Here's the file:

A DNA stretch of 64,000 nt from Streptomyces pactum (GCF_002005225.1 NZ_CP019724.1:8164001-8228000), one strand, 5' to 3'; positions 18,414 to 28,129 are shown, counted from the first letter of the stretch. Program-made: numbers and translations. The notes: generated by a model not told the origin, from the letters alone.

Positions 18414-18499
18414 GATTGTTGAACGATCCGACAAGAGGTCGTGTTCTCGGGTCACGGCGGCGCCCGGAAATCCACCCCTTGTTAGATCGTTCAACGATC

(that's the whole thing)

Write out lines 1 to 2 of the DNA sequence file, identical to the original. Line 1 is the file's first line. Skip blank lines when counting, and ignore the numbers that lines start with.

A DNA stretch of 64,000 nt from Streptomyces pactum (GCF_002005225.1 NZ_CP019724.1:8164001-8228000), one strand, 5' to 3'; positions 18,414 to 28,129 are shown, counted from the first letter of the stretch. Program-made: numbers and translations. The notes: generated by a model not told the origin, from the letters alone.

Positions 18414-18499